As for your (above my pay grade) procedure to get my internet on line without having to re-boot every time (what?).
I freely admit, I'm not the sharpest knife in the box when dealing with someting that was reputed to be included in the Uverse (ISP) package, which was (IMO) a VERY big selling point for this product.
BOTTOM LINE: if this issue has a solution (and you note that it does), why are not the installion crew's dealing with this when coming through my door?
NOTE; Once things get on line, other than manually having to access the net, I have NO other issues..
05-14-2013 08:14:21 PM
You may have to reset your Linksys E2000 to factory defaults. It might be remembering the old RG.
05-15-2013 06:48:51 PM
Thanks for getting back, Joe. I reset my E2000, but still experiencing the same results. It won't grab an IP Address from the RG and doesn't show up anywhere in the LAN settings of the RG, I've tried multiple 192.168.1.xx and 192.168.2.xx LAN configurations on my Linksys but the results don't change. Wierd thing is, I can see packets being sent and received on the RG port that my linksys is plugged into. Thinking about factory resetting the RG, but I'm not sure of the ramifications of that.
05-15-2013 08:04:04 PM
05-16-2013 05:39:05 PM
I confirmed all that again, Joe. I'm beginning to wonder if it's time to upgrade. Any last ditch troubleshooting steps before I retire the E2000? In any event, I appreciate you taking the time to reply.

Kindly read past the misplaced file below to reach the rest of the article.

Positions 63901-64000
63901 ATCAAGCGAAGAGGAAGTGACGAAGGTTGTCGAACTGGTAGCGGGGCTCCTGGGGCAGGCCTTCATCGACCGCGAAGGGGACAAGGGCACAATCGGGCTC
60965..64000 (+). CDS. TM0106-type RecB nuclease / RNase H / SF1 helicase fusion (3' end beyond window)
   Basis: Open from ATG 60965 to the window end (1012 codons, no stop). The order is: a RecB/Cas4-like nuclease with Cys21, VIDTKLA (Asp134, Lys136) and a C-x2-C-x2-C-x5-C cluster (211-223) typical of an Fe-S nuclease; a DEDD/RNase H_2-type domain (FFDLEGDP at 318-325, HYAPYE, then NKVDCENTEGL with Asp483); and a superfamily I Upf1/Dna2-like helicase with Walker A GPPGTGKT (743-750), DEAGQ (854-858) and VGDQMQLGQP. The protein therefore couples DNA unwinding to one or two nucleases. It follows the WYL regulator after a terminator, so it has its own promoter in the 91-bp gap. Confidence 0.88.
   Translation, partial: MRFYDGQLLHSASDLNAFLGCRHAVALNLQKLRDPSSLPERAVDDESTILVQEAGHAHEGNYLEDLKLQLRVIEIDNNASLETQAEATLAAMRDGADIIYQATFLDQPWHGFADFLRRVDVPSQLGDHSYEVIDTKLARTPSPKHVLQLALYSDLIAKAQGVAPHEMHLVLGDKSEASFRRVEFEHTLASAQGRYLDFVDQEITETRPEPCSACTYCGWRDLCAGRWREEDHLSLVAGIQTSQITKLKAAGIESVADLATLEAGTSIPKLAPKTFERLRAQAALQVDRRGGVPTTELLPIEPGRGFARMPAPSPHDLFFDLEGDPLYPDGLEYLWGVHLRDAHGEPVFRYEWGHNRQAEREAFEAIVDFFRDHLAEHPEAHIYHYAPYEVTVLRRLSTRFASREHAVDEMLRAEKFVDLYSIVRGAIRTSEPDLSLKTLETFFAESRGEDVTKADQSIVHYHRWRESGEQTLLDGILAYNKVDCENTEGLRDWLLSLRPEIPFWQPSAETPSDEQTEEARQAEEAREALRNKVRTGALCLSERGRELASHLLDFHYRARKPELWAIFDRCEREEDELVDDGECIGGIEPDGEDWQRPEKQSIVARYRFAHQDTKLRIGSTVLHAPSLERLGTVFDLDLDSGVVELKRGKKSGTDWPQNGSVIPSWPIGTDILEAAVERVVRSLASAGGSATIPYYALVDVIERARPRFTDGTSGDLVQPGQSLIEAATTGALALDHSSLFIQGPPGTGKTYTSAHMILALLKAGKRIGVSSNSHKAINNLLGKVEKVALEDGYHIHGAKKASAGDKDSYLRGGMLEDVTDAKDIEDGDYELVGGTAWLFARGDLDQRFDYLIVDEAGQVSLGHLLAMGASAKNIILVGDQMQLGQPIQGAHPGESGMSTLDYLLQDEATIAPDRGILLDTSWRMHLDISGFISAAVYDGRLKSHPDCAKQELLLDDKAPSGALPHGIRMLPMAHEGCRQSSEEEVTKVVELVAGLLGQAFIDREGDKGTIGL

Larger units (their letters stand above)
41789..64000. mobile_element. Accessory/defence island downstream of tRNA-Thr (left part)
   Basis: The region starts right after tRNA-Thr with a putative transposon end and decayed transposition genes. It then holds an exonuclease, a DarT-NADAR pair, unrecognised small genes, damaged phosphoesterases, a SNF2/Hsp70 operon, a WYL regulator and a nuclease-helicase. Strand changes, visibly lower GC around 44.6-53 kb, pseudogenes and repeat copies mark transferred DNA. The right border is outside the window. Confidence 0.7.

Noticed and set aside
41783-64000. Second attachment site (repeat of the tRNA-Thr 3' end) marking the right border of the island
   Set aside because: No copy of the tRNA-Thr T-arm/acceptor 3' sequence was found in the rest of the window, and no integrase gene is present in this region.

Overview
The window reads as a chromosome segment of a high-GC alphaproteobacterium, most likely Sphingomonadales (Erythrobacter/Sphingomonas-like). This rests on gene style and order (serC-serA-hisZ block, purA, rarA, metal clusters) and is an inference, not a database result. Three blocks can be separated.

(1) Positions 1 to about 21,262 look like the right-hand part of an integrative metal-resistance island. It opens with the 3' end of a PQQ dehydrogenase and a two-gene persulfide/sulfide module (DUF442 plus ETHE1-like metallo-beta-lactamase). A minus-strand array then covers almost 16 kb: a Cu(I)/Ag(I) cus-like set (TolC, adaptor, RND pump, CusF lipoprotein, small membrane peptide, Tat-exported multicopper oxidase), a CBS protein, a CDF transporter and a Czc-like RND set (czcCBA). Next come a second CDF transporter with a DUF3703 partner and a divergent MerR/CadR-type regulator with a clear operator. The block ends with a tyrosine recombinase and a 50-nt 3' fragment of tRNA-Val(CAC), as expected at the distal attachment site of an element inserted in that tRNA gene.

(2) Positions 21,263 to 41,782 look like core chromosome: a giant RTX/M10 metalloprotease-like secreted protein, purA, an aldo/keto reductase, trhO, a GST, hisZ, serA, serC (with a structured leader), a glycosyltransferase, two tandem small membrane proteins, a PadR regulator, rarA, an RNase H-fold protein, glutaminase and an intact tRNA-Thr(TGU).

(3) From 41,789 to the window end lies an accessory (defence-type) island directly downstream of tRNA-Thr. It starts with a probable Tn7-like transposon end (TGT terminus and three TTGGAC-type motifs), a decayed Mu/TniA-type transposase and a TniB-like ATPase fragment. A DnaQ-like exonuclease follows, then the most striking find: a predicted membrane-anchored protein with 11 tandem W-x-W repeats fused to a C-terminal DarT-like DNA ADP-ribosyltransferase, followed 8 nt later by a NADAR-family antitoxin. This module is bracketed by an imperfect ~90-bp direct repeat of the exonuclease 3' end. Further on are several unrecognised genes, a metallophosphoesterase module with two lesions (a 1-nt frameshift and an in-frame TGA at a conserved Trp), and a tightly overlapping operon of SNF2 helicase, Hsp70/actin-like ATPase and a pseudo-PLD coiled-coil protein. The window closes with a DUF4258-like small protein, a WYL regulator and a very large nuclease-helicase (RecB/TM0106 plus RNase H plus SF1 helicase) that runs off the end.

05-16-2013 06:50:49 PM
05-19-2013 02:56:17 PM - edited 05-19-2013 02:59:21 PM
Joe, thanks for your insight and advice. I purchased the Netgear R6300 today and while trying to configure ran into the same issue. It didn't exist according to the RG. The only cable I hadn't verified was the ethernet jumper going from the RG to the horizontal cable coming from my router becuase I watched the ATT technician take it out of the bag and install it for me. Yeah, it was bad, I replaced that cable and everything came to life, which means most likely my Linksys E2000 is just fine, however I like the manual configuration and GUI interface so much better with the Netgear I'll probably just keep it. Thanks again, sorry to take up your time with a bad cable issue, but I thought I had ruled out all the easy stuff before I posted. Geesh.
I do have one last question though, we signed up for 18 Mgb internet and the 2wire speed test says we're averaging 2.5 Mgb download speeds- any thoughts on that?
05-19-2013 05:43:09 PM
Remember on the download issue that U-Verse advertised speeds are shown in megaBITS per second (i.e. 18 Mbps), while WIndows shows file download speeds in megaBYTES per second (i.e. 2.5 MBps). There is a factor of 8 difference between the two.
Go to speedtest.net and do a speed test, and make sure to do it from a wired computer. Speedtest.net reports speeds in megaBITS, to match what the advertised speed is rated at. See what it shows.
05-20-2013 08:13:11 AM
AT&T should fire all of their foreign national Tech Reps and hire you and many clones of you to quickly and efficiently address basic concerns like setting up parental controls on a Uverse internet account. I ask, why do we have to purchase a second router, go through all of the technical genuflections to bridge to the routers,just to achieve a very basic and fundamental requirement of establishing internet service at home? Even businesses lock down their internet access to avoid security breaches and internet abuse. If this is what it takes, the short answer to my question is jettison the Uverse router completely and just follow the KISS principle.